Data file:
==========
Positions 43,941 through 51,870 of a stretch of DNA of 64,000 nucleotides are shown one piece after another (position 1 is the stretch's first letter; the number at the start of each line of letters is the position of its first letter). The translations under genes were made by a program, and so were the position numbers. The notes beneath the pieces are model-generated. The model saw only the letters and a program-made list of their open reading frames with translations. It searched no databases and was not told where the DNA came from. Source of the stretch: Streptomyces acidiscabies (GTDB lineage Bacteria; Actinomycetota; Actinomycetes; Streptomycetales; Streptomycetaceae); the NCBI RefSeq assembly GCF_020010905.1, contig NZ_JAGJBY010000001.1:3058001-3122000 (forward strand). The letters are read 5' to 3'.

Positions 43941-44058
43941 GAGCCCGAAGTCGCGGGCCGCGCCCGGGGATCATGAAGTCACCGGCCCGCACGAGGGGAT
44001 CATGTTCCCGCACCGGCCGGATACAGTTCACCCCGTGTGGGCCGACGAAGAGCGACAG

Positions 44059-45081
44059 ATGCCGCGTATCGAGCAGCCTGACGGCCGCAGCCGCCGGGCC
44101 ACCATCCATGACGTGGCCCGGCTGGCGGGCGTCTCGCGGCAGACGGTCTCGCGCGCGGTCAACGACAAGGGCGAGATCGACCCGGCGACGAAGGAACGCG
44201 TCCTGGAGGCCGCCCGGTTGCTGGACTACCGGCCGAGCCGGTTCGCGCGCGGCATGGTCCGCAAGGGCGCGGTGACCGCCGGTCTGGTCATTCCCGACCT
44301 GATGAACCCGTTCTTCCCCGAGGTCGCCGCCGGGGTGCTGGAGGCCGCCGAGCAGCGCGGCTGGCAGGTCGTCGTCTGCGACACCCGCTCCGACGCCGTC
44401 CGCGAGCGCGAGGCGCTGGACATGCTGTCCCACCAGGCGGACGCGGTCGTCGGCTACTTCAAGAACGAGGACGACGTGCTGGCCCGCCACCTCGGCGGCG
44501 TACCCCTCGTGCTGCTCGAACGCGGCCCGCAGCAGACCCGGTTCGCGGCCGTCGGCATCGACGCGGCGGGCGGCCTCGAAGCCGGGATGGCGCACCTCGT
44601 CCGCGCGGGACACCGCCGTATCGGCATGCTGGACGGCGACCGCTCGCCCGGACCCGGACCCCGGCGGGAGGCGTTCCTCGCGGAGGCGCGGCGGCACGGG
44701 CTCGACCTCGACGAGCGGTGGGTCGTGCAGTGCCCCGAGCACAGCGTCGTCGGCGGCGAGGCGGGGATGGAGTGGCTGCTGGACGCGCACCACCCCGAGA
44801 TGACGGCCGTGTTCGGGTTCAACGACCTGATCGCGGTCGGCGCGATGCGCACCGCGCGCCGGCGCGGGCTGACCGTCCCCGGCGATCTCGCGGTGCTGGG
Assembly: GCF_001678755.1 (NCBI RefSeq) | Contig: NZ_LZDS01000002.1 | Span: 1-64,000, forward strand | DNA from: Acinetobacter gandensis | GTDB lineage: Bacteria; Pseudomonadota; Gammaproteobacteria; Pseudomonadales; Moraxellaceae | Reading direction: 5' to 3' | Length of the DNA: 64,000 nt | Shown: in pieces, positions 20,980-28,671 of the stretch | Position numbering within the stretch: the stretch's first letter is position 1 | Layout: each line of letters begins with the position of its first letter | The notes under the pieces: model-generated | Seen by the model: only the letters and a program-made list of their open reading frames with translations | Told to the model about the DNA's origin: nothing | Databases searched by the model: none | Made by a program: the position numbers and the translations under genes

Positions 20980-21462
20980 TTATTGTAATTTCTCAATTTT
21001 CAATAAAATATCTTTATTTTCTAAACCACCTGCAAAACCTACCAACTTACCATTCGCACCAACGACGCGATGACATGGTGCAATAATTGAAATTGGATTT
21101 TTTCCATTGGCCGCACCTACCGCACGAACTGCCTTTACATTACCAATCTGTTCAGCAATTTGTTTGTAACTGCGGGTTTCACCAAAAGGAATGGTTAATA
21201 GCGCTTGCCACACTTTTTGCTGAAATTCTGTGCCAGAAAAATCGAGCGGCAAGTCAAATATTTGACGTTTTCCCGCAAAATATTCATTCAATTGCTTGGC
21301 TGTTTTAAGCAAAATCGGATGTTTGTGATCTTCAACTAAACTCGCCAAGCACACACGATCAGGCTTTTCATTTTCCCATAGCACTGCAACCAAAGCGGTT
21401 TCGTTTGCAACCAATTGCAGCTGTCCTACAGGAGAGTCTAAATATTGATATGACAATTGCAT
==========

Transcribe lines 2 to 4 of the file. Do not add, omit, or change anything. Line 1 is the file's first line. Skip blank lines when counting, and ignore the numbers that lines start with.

Positions 43941-44058
43941 GAGCCCGAAGTCGCGGGCCGCGCCCGGGGATCATGAAGTCACCGGCCCGCACGAGGGGAT
44001 CATGTTCCCGCACCGGCCGGATACAGTTCACCCCGTGTGGGCCGACGAAGAGCGACAG